A tornado keeps going until it becomes detached from the forces that created it. Usually, it's host thunderstorm moves away from the forcing mechanisms that would otherwise keep it operating efficiently.
For example, the storm may outrun or be left behind by the jet streak (a fast-moving ribbon of air embedded in the jetstream above the storm). In this case, the storm would no longer have the suction above it to continue to draw up enough air to keep the tornado vortex alive. The same goes for vorticity (a curving of air above the surface), or a dry middle-layer of air. If its thunderstorm either outruns or otherwise loses these elements, the tornado will begin to weaken and die.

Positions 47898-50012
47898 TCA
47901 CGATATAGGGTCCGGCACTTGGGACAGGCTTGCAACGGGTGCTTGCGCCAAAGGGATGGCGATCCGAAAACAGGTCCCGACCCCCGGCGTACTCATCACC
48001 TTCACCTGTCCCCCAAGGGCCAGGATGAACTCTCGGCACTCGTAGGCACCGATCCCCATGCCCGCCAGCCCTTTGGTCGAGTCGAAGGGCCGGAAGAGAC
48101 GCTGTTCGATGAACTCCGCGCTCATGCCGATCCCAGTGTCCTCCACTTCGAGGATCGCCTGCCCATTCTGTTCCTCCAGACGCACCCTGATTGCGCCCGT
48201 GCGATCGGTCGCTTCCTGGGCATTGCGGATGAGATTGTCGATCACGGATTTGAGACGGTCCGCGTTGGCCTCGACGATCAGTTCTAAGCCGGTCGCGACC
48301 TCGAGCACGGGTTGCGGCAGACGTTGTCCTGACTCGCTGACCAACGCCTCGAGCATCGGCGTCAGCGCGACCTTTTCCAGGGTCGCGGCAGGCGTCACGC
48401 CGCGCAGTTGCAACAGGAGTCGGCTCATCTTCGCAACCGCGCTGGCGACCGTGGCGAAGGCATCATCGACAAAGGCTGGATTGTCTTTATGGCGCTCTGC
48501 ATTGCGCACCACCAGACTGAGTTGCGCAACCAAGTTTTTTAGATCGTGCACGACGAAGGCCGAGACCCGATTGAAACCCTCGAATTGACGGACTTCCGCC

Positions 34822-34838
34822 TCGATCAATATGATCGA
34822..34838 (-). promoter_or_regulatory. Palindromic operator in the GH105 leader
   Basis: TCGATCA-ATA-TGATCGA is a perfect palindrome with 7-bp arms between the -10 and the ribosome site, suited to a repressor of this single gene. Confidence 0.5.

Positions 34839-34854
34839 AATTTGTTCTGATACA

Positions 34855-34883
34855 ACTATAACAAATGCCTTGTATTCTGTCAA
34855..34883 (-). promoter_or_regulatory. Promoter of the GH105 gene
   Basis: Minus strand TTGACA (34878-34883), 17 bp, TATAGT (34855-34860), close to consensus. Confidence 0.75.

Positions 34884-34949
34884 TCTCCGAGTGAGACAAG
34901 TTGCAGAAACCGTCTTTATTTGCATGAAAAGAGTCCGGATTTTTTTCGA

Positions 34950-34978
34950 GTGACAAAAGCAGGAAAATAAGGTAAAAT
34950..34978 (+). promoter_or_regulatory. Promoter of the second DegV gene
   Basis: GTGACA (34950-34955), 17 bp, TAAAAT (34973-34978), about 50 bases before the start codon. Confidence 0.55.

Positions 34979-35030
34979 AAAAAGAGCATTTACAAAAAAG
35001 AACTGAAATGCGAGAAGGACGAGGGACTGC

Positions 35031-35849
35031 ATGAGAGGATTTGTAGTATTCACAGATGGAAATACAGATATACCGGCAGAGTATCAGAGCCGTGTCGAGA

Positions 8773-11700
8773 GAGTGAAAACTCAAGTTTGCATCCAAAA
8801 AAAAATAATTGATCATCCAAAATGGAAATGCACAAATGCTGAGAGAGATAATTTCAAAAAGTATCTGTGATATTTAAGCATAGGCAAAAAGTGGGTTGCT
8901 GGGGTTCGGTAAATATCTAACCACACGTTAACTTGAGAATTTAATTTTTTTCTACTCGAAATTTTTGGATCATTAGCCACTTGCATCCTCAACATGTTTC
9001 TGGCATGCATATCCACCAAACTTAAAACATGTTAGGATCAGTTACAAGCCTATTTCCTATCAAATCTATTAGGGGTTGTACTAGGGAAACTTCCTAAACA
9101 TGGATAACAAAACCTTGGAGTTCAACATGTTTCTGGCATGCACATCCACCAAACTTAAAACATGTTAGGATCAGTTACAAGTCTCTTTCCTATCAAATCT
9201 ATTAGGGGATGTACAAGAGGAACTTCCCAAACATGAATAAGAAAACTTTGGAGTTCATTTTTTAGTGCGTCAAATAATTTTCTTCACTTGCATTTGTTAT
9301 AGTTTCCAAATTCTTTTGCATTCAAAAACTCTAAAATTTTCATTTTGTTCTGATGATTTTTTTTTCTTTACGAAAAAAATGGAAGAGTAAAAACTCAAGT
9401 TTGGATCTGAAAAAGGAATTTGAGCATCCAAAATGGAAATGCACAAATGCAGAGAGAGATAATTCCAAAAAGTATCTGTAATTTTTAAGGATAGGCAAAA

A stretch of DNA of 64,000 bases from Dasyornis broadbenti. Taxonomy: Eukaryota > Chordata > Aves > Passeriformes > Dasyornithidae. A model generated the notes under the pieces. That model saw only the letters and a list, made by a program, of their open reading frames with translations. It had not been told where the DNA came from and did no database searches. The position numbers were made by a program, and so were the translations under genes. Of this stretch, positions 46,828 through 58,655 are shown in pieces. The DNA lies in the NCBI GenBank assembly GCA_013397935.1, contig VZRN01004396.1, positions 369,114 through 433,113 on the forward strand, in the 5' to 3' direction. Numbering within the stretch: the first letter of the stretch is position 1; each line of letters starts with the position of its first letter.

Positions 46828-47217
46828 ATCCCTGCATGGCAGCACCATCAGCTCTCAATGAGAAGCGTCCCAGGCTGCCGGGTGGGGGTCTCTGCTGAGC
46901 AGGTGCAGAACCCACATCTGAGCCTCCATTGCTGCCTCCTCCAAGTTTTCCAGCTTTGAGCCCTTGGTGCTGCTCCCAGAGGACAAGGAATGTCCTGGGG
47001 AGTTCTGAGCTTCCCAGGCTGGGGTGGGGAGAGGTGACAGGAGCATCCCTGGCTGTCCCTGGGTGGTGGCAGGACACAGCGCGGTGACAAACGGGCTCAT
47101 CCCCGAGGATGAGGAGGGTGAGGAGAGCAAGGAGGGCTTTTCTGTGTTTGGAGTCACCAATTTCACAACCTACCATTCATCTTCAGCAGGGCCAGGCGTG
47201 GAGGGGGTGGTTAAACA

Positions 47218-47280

The storm may also move into a cooler, less moist environment, which would rob the tornado of its basic fuel.